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Do you know your reproductive stages?Do you know your reproductive stages?

Iowa State University's Meaghan Anderson breaks down the reproductive stages in corn and soybeans.

Meaghan Anderson

July 28, 2022

3 Min Read
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While crop development is behind this year due to the late planting, warm weather in the forecast will result in faster development than we prefer during reproductive growth stages of our crops. Appropriate identification of reproductive growth stages can be important for numerous reasons like timing fungicide and insecticide applications and understanding important crop development factors like water use, dry matter accumulation, and the effect of stress on the crop at various stages.

Corn reproductive stages


Stress during reproductive stages, particularly hot temperatures and lack of moisture can result in lower than expected yields. Corn is a significant user of water during late vegetative and reproductive growth stages. In corn, stress during R1 can affect success of pollination and fertilization, during R2 and R3 will primarily result in kernel abortion, and in R4 and R5 will result in reduced dry matter accumulation. Typically, fungicide applications happen during the R1, or perhaps R2. Occasionally, farmers may make herbicide applications during the R4 or R5 growth stage in an attempt to reduce viable seed production in weeds.

Check out this Encyclopedia article to see images of corn reproductive growth stages and read more about each growth stage in the Corn Growth and Development publication, available for download online.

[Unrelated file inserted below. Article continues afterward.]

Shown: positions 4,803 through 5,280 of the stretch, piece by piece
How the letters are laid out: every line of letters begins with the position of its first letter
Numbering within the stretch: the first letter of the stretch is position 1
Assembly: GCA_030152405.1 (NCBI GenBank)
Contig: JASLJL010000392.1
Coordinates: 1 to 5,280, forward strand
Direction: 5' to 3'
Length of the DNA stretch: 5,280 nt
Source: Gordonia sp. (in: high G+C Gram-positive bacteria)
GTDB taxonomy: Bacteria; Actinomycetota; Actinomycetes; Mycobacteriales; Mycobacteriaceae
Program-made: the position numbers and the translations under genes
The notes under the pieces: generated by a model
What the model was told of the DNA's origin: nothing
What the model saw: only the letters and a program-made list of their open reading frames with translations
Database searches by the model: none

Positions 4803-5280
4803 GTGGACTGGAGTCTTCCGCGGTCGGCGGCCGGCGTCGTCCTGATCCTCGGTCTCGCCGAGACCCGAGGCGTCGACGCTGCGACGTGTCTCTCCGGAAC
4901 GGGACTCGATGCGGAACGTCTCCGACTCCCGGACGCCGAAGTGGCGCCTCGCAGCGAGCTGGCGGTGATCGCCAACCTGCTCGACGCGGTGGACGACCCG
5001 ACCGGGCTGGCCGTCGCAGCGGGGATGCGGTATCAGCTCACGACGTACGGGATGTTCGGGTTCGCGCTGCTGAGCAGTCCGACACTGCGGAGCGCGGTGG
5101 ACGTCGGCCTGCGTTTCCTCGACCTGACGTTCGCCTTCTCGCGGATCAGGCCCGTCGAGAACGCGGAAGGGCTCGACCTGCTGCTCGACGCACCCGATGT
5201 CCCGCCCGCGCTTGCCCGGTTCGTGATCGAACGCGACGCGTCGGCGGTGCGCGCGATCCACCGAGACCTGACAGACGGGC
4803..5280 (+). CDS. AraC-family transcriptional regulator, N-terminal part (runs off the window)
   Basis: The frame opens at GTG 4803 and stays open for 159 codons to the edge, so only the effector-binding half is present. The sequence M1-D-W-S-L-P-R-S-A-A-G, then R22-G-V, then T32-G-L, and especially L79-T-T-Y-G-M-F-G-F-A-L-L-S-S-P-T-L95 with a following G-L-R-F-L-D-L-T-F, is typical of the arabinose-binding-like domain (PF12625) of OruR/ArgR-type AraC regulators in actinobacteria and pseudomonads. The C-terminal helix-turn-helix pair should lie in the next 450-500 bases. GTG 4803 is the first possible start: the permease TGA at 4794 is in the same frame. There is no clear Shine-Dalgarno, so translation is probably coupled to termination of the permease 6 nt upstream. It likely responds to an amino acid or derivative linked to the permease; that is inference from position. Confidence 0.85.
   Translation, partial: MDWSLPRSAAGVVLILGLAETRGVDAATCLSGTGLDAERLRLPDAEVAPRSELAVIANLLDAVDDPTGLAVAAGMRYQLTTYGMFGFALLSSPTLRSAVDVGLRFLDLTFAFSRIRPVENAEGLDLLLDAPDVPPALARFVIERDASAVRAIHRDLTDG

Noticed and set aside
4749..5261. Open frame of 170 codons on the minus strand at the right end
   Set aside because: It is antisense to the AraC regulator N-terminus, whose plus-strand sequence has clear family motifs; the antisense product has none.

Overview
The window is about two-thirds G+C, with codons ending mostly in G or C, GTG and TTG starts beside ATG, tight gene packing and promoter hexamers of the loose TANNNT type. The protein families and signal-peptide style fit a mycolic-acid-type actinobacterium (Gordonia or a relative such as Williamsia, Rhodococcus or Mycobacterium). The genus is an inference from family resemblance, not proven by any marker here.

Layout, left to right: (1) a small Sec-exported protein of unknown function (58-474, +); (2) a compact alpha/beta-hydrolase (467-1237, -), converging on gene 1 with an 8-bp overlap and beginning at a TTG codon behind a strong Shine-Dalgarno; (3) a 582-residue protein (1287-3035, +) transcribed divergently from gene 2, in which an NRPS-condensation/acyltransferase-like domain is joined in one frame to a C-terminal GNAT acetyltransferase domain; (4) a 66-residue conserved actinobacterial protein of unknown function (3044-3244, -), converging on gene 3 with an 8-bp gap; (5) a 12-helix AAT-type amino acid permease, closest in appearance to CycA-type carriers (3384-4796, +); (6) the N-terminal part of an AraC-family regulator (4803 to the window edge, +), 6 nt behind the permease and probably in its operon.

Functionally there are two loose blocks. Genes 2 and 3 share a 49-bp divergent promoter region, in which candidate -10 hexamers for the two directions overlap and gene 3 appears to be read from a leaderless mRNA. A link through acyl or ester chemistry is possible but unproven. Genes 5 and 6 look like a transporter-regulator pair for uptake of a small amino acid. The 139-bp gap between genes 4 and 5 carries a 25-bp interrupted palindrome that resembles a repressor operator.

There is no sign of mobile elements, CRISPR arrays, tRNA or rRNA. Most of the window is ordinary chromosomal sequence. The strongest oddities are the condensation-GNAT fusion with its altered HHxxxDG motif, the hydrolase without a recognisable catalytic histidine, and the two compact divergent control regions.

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Demonstration of the 'corn pregnancy test' to check how far along pollination is of silking corn. This image demonstrates some of the progression from R1 to R2.

Soybean reproductive stages



A soybean plant with an individual purple flower on the main stem (R1).

While soybeans can show the effects of drought and heat stress as readily as corn, soybean are thought of as more resilient to drought stress than corn during early reproductive stages. If better conditions return, soybeans can produce new flowers and pods. A similar sentiment applies to some other stresses, like hail, during these stages. During later reproductive stages, soybeans are less able to recover and pod number, seeds per pod, and seed size may be affected; from R4 to early R6, soybeans are most susceptible to stresses. Most fungicide applications are applied during the R3 stage, which is fast approaching for most soybean fields in Iowa. Check out this webpage for images of various soybean reproductive stages and read more about each stage in the Soybean Growth and Development publication.

I’m hopeful for some rainfall to reduce the concern over drought and heat stress during reproductive stages this growing season, but for now, we can keep an eye on crop development and have a better understanding of the importance of corn and soybean reproductive stages.

Source: Iowa State University, which is solely responsible for the information provided and is wholly owned by the source. Informa Business Media and all its subsidiaries are not responsible for any of the content contained in this information asset. 

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Crop Conditions

About the Author(s)

Meaghan Anderson

Meaghan Anderson is the Iowa State University Extension field agronomist for east-central Iowa. He areas of expertise include weed management, weed biology, cover crops, corn and soybean management, and Integrated Pest Management.

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